The Game Industry - Breaking Down the Console Business Numbers

For game development execs at E3, I'll expose Kinect's business problems with easy-to-grasp bullet points, pictures and expletives.

Okay, I admit I have already offered a few choice comments about how Natal, er, excuse me, Microsoft's Kinect is an admission the video game industry's console business is effing broke. But it's such a good topic, I cannot resist flogging the dead, I mean, thoughtfully exploring the topic in careful non-incendiary terms.

Video Game Console Installed Base
Let's talk about the number of seething fanboys and girls out there who we can potentially separate from the bucks in their sweaty little hands:
  • Wii: 71 million
  • PS3: 35 million
  • Xbox360: 40 million

The venerable PS2 had sold about 100 million units by about this point in its life-cycle. Even the whippersnapper upstart the original Xbox managed 24 million units before Microsoft killed it.

To summarize how well this generation of video game console has done compared the previous:

Video Game Console Year-to-Year Sales
  • Wii: down 72% from previous year
  • Xbox: down 70% from previous year
  • PS3: down 67% from previous year

To describe the current state of video game console hardware sales:

Video Game Console Development Costs
Let's look at a break down the cost of a typical console title:
  • $60 retail price
  • $15 goes to the retailer. Surly teenager clerks at Gamestop don't come for free.
  • $7 or so goes to returns, price protection and other business stuff nobody wants to think about. 
  • $3 to $4 goes to cost of goods - the expense to press disks, print manuals, etc.
  • $7 to $10 is extortion, er, license fee to the platform holder
This leaves us about $25 per title going to the Publisher and the Game Developer. If you assume a budget of, say, $20M to develop and then another $5 million minimum in marketing (which means your marketing effort is one step above updating your Facebook status) - you'll need to move a million units just to cover the money you already spent and keep the lights on.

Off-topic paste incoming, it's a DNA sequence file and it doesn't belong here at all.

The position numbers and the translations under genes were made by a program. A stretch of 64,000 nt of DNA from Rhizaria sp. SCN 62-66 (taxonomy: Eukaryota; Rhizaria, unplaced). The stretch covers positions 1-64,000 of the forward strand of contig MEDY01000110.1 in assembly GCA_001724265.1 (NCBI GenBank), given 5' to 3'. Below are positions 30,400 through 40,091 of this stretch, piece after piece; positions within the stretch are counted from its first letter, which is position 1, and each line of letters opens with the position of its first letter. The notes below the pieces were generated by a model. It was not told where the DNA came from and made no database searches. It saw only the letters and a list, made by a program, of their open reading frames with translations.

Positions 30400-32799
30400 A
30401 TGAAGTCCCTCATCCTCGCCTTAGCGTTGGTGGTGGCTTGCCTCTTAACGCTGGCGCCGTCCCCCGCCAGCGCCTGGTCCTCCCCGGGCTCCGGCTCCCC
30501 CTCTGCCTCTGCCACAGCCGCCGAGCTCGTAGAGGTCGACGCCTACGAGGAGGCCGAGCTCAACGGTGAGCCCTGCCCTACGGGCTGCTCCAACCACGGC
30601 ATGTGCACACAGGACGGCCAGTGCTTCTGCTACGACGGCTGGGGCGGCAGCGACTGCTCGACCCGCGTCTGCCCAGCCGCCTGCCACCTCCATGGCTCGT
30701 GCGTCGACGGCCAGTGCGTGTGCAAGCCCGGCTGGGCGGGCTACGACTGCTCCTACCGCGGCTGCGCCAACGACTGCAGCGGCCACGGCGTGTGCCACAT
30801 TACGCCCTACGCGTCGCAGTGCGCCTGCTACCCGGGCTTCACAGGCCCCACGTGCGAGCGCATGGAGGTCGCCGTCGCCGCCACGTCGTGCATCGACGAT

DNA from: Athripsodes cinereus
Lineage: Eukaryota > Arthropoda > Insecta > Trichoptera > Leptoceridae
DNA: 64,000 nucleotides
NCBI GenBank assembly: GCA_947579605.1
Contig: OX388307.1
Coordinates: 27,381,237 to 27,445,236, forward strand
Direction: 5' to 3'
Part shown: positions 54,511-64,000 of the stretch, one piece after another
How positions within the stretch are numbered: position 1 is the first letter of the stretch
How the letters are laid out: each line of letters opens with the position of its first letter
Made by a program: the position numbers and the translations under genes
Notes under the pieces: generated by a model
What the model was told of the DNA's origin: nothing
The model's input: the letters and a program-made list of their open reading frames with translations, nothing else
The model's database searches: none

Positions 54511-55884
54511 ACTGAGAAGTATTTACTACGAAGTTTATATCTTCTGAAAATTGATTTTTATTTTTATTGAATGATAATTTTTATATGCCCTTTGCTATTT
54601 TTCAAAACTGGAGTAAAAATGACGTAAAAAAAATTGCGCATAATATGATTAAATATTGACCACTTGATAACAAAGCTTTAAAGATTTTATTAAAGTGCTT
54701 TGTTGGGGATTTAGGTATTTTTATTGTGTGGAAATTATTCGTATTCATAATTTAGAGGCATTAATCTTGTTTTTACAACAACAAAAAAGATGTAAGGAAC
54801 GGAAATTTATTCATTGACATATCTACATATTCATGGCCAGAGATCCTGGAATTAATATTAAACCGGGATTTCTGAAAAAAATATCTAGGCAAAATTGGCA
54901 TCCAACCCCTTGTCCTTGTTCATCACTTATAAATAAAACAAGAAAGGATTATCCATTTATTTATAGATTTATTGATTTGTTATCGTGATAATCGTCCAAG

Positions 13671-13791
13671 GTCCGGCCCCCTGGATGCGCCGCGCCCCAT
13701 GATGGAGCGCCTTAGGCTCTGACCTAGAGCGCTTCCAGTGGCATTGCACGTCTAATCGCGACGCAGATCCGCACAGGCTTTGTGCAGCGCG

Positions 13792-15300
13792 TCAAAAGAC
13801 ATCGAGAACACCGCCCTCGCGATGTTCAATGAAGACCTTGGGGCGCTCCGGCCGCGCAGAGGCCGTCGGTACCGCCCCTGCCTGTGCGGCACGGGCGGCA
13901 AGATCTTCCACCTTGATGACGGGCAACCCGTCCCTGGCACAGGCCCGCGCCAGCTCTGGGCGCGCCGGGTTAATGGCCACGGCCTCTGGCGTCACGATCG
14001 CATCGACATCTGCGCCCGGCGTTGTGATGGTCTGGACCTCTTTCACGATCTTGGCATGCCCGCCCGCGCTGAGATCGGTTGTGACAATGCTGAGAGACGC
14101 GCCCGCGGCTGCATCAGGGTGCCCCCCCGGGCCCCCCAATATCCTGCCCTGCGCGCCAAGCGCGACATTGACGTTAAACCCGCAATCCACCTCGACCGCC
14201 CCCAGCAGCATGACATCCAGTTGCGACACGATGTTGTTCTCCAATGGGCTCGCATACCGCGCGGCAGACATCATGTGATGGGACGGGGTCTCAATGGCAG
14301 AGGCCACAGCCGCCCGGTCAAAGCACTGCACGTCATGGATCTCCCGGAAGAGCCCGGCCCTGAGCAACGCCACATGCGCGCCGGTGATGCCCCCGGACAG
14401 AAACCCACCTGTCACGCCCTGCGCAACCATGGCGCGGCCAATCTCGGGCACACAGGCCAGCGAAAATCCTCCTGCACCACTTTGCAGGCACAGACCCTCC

From here, the money is split between the Publisher and the Game Developer. Here's what that process looks:

Modern Warfare 2 cost about $50M to develop and $200M to market. Red Dead Redemption cost $70M and easily spent $100M in marketing.

The average video game sells about 500,000 units.

The way things are going, Nintendo's Reggie Fils-Aime thinks it's going to cost $60M to develop an average next generation title. Sure, he can be a jackass but he does run a way bigger company than you do, so he might know something. With titles that are that big a bet, I can't imagine spending less than $10M in marketing (probably more). In that case, every game would probably need to sell 3 million units just to cover costs.

Let's summarize what it's like as an independent video game developer:

Extending the Life of a Video Game Console
This E3 is all about adding gimicky junk, er, I mean motion control to the existing generation of console in an attempt to resuscitate the flatlining patient.
  • Move: $100 for the bundle, or 28.5% of the price of a PS3. 
  • Kinect: $150, 50% of the price of an Xbox360.
So to develop a title Kinect or Move means your install base - in other words, your potential customer pool - will be considerably smaller than the total number of Xbox or Playstation owners.

To summarize the business wisdom of an independent developing a title for Kinect or Move:

But, hey, don't fret. Social gaming will save us with a never-ending happy train of viral growth and casual gamers.

Look at Farmville, it has 85 million players!

I mean, uh, 80 million.

Err, okay, that's 70 million.